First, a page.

Still life from cup of tea, honey, wax and  honeycombs on wooden table. studio photo top view

We’ve often been asked where wax comes from? Well there are many types of Waxes. Beeswax has been around for some time. There are many mentions of beeswax in historic writing such as the myth where Ius son of Daedalus put on wings of wax and as he flew too near the sun, it melted and Icarus fell to his death. The father with more experience flew closer to the ground and made it to Italy.

Let’s start

In Roman times Pliny, lived from 23 AD to 79 AD and described white bees wax which he got by boiling yellow bees wax in salt water. This was then used in broth and feed to those with dysentery, it was also used as a skin softener.

Some beeswax for this day is used in cosmetics. Virgil the terrific Roman Poet (well I don’t think the material is that good) composed of an invention by Pan, who had been the protector of the bees (an early bee keeper guy ) made a flute of reeds held together by bees wax. During the Middle Ages wooden panels coated with beeswax was noticed by Homer a Greek poet.

Many Romans were honored with figurines made of these selves made in bees wax and therefore today we’ve got the Movie Land Wax Museum in LA.. Romans also wore Death Masks too sometimes. The Egyptians used wax figures of deities in funeral ceremonies and put them in graves. In 400 BC Greek Historians state that Persian coated bodies were a kind of embalming.

The Assyrians coated bodies with bees wax and then dipped the bodies? Hey honey, who knows? In 181 BC when the Romans conquered the Corsicans and imposed a tax of 100,000 pounds of bees wax. The Romans demanded bees wax when they conquered the city of Trebizond from the first century AD.

In Medieval European instances wax was a a unit of trade for taxation or other. In 1330 farmers in 1 area of France paid 2 pounds of bees wax each year. On 1632 records reveal that the French Monastery called for lease of 600 pounds. Of bees wax each year. Also in 1371 a request was presented to the London Court of Alderman in behalf of the Worshipful Company of Wax Chandlers, which established them as the world’s earliest English Guild. In 1483 the firm received a Royal Charter with authority to oversee the craft of wax chandlery. And when flaws were found to punish the offender, which included seizing the wax.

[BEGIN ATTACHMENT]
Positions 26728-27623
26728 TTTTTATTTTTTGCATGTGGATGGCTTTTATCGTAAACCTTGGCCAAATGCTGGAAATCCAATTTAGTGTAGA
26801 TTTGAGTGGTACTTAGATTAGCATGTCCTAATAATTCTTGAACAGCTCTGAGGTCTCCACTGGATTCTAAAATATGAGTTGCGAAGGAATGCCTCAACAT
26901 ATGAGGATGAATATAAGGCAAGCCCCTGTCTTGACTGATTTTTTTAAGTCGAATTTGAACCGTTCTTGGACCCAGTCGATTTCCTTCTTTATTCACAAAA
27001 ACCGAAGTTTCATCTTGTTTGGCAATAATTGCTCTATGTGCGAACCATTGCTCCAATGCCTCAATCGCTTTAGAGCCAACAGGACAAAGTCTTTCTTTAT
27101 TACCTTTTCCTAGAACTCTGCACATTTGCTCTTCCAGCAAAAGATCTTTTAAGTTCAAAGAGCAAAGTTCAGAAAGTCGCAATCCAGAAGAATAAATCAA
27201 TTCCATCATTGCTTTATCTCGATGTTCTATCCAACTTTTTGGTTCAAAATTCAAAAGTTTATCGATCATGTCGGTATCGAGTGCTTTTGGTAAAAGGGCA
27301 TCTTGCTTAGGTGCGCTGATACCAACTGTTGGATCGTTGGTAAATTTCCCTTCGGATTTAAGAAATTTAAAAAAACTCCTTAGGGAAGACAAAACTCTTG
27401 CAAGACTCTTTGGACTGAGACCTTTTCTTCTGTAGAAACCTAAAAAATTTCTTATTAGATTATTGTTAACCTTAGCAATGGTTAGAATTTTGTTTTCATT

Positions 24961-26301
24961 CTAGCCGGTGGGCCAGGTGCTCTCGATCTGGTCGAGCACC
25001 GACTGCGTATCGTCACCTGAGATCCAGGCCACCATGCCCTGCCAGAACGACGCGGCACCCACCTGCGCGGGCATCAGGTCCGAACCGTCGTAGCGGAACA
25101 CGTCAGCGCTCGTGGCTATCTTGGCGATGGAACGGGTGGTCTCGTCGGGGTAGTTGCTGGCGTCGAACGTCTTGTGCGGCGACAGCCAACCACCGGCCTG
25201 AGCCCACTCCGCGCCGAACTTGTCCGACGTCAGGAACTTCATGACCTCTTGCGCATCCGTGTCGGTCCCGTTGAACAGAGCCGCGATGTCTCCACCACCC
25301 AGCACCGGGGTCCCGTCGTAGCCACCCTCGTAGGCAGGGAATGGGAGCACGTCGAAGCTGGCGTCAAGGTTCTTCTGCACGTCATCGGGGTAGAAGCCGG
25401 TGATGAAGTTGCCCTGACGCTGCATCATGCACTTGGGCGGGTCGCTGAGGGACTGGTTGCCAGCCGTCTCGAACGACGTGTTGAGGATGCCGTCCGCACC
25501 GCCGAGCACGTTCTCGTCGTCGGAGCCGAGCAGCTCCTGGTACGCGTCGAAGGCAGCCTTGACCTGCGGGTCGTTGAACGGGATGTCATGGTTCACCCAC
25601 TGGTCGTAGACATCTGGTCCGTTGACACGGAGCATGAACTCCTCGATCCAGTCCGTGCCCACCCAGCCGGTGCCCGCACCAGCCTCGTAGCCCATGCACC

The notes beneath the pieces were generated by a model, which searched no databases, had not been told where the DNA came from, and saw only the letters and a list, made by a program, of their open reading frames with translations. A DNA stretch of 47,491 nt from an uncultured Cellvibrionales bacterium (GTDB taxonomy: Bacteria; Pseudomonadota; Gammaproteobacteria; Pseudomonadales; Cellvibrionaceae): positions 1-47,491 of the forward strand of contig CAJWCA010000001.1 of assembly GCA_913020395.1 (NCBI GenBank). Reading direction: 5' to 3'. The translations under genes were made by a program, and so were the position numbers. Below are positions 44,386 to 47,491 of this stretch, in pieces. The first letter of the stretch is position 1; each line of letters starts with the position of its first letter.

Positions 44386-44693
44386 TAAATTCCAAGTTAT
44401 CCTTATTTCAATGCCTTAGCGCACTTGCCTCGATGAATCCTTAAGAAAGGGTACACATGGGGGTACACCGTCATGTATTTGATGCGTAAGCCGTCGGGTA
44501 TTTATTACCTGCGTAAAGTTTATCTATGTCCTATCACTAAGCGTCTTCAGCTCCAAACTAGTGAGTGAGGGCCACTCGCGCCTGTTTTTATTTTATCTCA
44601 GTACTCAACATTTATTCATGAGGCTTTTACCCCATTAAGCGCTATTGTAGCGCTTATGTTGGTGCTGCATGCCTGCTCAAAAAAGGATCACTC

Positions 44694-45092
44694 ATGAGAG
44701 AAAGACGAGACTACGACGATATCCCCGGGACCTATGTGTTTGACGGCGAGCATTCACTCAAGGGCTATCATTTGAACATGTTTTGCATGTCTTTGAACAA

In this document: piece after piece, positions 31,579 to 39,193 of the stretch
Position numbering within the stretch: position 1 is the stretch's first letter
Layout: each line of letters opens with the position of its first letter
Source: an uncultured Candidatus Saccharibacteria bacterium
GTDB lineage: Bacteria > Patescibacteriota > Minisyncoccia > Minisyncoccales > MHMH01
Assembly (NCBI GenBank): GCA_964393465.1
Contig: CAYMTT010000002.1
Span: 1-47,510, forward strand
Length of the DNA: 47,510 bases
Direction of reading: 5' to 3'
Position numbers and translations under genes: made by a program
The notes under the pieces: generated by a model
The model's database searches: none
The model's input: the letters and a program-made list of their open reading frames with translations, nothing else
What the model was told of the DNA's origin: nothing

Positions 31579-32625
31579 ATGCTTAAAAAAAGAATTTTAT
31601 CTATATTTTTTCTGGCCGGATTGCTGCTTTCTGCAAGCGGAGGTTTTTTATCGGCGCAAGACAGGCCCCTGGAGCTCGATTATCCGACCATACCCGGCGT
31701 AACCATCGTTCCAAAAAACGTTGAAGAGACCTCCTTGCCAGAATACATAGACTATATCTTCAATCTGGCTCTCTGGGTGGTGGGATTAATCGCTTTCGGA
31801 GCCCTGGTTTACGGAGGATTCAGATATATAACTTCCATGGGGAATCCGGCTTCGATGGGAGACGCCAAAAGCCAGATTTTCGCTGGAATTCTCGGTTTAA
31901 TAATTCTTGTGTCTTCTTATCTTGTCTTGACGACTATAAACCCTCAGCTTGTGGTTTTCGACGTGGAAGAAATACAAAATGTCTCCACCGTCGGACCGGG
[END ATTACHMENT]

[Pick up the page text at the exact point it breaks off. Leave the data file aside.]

Beeswax Candles

Candles of beeswax were at one time demanded by the Roman Catholic Church as the exclusive and only candles. The bees were brought to Puerto Rico from the church and the ancient priests and conquistadors. These very same bees although dwarfed compared to the first bees are still habiting the island now.

You can create your own wax quite readily, my ancestors did on the farm on Cape Cod. First you require a few pots to boil and a pot of warm water. Liquid Beeswax is easy, use 1 quarter cup of ivory soap, 1 quarter pound of beeswax, 1 cup of turpentine and half a cup of water.

Dissolve the soap in hot water, place the shaved wax to the turpentine and then gradually melt together, then pour the soap mixture into the mixture and stir with a wooden spoon, after well stirred pour into a glass jar and you have it, very straightforward.

Humans, Animals, Plants and Minerals Wax

Wax is located in the human ear too. There are two unique types and your genetics dictate that one you have. Most plants have a thin protective coating of wax too. Most citrus and fruit trees and vegetables plants have wax on the fruit, leaves and vegetables they produce that we consume. Waxes are also produced by animals and also some fish. Other wax elements are present in minerals and oil products and distillates. You will find Polymer or synthetic, manufactured by man into various kinds of waxes. We get waxes from many different sources really.

Carnauba Wax

The Carnauba we discussed is a favorite wax by many detailers. Carnauba wax is on the leaves of the carnauba palm trees. The ideal Carnauba wax comes out of my view the Palm Trees of Brazil. You can tell a great carnauba wax from the water beads up as you see when you detail your vehicle. Candelilla wax comes from a plant that grows in parts of Mexico, Panama, Costa Rica, Nicaragua and Guatemala and sometimes in the southwestern United States. It’s a brown wax and not only have people used it on automobiles it’s used in phonograph records, floor dressings, and candles. Although it’s the significant part of candle wax, it’s mixed in with other waxes normally from the candles we use in our homes.

Bayberry Wax

Bayberry wax, which comes from the berries that the shrub with that name can also be used in candle making. How is this generated? From bees, the identical wax in making hives. Bee’s wax, is used for several things that are common to man; items like candles, polishes, cosmetics (mostly make-up) crayons, flowers (artificial kind). Bee’s Wax is a different wax that you can use it on your car and it’s tough to spread and it’ll give off a terrific shine. The issue is gathers dust too fast, but it will look cool.

Wool wax

Wax from animals is also common to man. Lanolin, it’s known as, after purification is used in soaps from the business, and also cosmetics in addition to certain ointments for first aid and doctor stuff.

Conclusion

As we can read, there are so many types of waxes that it is hard to really understand waxes in depth, but I hope this has cleared up a few of the intricate issues regarding wax, how it’s created and where it comes from.